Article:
Francis Reg
Officer, Yap State Historic Preservation Office

The Yap State Historic Preservation Office (YSHPO), located in Yap State in the Federated States of Micronesia (FSM), operates under the Department of Youth and Civic Affairs of the Yap State Government and has a regular budget funded by the local government and the National Park Service (NPS) and the United States Department of the Interior (DOI). YSHPO also receives occasional funding assistance for projects, technical or capacity building, and training and workshops from esteemed regional and international organizations—such as UNESCO, ICHCAP, and CRIHAP—and various national governments, including those of Australia, France, United States, and the FSM. YSHPO also collaborates and networks with other regional organizations, universities, and other bodies. To name a few, they include the University of Oregon, the University of Guam, Queens College, La Trobe, and others by conducting field schools in Yap during academic breaks.

YSHPO has five main functions: 1) collecting Yapese written and oral history, 2) registering and surveying cultural and historical properties, 3) inventorying and mapping cultural and historical sites and properties, 4) restoring and rehabilitating cultural and historic properties, and 5) performing general YSHPO administration, including NPS/DOI Historic Preservation Fund (HPF). The organization also occasionally assists and supports the operation of the Yap State Living History Museum. Of some related projects, ICHCAP has funded three in Yap: 1) Youth Meets ICH with OurYAP, an umbrella youth organization for all the youth clubs, including high school children in Yap State, 2) the Preliminary Survey on Dormant ICH Data in the Pacific with a mixture of project workers from the Waab Cultural Heritage Society (elders) and some young people along with YSHPO staff, and 3) the 2017 ICHCAP-YSHPO Joint Cooperation Project for Safeguarding Intangible Heritage by Digitizing ICH-Related Analogue Data of the FSM, which is still ongoing.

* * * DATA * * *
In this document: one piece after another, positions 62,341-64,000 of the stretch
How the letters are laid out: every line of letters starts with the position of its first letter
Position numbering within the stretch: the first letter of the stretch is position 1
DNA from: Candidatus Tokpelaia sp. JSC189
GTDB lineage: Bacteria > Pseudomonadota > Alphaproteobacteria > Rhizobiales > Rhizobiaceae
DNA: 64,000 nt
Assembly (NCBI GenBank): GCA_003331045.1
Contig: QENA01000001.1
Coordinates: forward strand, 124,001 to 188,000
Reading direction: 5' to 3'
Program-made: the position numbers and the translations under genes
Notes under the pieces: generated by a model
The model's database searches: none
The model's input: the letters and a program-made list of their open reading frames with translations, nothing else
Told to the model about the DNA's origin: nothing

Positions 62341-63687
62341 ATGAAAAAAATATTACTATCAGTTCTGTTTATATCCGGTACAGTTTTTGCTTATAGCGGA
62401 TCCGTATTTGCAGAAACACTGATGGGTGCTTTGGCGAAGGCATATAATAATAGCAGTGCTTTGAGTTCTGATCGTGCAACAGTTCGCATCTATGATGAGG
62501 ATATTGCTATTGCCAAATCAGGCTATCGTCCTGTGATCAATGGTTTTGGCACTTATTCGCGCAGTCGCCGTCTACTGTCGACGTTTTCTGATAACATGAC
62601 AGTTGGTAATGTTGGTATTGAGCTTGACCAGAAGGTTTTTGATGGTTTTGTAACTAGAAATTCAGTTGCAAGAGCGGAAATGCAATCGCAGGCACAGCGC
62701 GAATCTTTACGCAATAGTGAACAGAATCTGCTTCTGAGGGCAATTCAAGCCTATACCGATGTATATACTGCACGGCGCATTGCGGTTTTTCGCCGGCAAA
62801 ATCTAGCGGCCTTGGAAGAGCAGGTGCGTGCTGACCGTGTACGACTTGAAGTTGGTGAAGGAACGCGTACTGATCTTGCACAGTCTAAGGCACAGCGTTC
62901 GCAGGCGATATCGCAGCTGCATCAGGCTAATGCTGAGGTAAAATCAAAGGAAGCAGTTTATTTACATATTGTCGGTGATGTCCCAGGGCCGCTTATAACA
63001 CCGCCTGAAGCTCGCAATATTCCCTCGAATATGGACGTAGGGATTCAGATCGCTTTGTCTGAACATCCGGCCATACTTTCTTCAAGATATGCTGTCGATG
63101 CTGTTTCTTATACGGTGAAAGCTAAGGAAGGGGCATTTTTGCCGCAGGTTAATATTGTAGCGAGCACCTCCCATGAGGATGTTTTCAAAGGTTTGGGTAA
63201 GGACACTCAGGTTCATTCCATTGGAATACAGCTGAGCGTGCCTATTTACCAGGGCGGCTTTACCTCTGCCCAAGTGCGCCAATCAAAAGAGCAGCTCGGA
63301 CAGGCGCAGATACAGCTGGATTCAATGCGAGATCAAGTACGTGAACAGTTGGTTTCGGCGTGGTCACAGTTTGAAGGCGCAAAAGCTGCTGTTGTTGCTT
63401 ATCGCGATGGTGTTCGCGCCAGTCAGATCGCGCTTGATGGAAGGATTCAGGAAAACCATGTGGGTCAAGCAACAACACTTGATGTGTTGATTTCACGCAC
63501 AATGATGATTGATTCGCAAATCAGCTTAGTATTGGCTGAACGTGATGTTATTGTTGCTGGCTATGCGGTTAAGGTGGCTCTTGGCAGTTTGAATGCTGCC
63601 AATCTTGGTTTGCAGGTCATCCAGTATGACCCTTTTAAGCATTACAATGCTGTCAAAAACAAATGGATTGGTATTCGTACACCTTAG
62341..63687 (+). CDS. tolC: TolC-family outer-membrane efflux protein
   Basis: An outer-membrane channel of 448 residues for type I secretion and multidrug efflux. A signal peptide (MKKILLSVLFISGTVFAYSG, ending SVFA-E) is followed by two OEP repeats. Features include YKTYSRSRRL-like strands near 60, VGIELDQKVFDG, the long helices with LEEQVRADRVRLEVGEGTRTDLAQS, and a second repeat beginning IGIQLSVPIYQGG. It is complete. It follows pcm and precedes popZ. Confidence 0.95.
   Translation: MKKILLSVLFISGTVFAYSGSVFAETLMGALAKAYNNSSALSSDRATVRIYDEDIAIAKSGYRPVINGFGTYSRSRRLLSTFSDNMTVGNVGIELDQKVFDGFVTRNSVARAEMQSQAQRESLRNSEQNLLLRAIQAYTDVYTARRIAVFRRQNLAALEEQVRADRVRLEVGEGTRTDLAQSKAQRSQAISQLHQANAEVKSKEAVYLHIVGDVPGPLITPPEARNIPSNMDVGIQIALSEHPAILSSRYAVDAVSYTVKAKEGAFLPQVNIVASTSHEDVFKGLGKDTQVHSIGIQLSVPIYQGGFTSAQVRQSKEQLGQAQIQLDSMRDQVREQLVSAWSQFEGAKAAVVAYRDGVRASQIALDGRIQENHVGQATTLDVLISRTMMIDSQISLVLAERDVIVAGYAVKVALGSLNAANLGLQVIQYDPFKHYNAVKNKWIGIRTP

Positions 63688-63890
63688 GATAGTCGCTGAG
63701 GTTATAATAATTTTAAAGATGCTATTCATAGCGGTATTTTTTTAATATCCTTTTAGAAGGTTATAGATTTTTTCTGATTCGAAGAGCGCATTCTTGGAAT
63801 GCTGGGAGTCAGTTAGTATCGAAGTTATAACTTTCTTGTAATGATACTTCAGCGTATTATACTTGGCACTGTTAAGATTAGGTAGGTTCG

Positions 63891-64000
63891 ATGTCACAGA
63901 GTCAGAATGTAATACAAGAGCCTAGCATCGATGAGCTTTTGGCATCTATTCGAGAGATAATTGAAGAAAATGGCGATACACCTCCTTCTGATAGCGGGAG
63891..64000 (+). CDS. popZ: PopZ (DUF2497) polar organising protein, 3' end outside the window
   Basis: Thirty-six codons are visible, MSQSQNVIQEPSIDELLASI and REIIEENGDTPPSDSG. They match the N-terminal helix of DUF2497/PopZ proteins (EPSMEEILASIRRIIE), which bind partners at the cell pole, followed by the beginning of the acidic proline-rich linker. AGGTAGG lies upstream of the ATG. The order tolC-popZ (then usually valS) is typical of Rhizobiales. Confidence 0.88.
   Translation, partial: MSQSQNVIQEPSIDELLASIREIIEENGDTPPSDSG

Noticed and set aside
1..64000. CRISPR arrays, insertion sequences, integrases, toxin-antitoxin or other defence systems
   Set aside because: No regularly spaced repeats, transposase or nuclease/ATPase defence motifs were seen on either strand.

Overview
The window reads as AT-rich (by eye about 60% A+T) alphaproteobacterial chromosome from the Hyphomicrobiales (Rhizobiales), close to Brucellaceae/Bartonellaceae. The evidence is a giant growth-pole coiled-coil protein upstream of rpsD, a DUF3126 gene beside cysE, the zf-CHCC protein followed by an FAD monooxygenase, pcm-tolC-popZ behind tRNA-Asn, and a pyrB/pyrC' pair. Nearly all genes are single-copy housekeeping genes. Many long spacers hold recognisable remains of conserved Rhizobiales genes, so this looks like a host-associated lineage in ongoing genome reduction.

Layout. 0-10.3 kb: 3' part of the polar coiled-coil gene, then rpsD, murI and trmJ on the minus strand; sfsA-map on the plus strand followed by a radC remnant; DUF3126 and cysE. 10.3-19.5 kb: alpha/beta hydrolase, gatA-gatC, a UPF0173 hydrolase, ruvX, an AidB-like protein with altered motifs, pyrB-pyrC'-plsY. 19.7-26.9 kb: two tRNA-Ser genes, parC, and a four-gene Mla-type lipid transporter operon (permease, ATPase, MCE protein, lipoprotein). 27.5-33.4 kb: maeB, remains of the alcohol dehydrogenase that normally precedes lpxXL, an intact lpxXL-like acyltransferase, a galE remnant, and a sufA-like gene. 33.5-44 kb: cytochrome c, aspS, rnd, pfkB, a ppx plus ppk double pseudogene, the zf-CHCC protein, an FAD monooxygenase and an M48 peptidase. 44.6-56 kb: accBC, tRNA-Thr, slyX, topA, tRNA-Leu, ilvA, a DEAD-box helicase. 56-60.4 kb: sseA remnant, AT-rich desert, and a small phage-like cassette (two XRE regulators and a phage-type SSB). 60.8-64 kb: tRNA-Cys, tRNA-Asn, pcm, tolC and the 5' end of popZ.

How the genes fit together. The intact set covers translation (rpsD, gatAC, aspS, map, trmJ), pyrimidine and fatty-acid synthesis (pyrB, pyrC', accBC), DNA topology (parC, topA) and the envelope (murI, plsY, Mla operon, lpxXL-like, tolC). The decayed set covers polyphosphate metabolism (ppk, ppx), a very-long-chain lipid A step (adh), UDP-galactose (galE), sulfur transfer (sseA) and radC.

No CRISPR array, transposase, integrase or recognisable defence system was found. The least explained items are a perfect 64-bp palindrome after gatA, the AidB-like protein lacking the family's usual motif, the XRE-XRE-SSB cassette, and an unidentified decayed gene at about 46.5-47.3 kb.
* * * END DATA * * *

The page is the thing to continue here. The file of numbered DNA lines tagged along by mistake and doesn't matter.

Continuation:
YSHPO’s restoration/rehabilitation and registration functions involve coordinating with various communities on the many islands of Yap State to identify eligible cultural and historic sites, properties, and objects for restoration and rehabilitation. Surveys of these resources are then conducted and followed up with the collected cultural or ethnographic information to complete the project files. General and grants administration and management are regular responsibilities handled by the Historic Preservation Officer, the Administrative Officer, and the Grants Manager. Often times, principal investigators or professionals are hired through contract for special projects requiring professional or technical skills and knowledge for archaeological surveys or ethnographic information collection. Certain projects funded by the NPS, DOI require professional services meeting the DOI’s Secretary’s standards for archaeology and historic preservation.

The types of restoration and rehabilitation projects normally conducted in Yap are of traditional stone platforms or foundations, men’s and community meeting houses, stone paths, stone money banks, stone fish weirs, traditional trails and historic sites, and properties such as WWII relics. Recently, one of the major restoration and rehabilitation projects implemented by YSHPO and the village of Makiy in Gagil municipality was to restore and rehabilitate the community meeting house, a traditional trail, and three stone platforms at the Mangyol Stone Money Cultural site, which is pending nomination with UNESCO and the World Heritage Center (WHC), which, at this stage, the dossier is under review for revision per the WHC’s recommendations after its initial review of the original dossier. Funding for the restoration and rehabilitation of the Mangyol community meeting house came from a US$24,000 grant from the US Ambassadors Fund for Cultural Preservation (AFCP) for which YSHPO applied and was recommended by the US Embassy to the FSM to the U.S Department of State from which the project was funded. UNESCO, NPS, and the Yap State local government also collaboratively funded the remaining features, consisting of the traditional trail and the stone platforms.

Through the generous funding from various organizations, dedicated community members, and the YSHPO staff, we have been able to work toward the important task of safeguarding Yap ICH. As we move forward, we hope to continue enhancing traditional culture and raise awareness about the unique ICH of Yap State.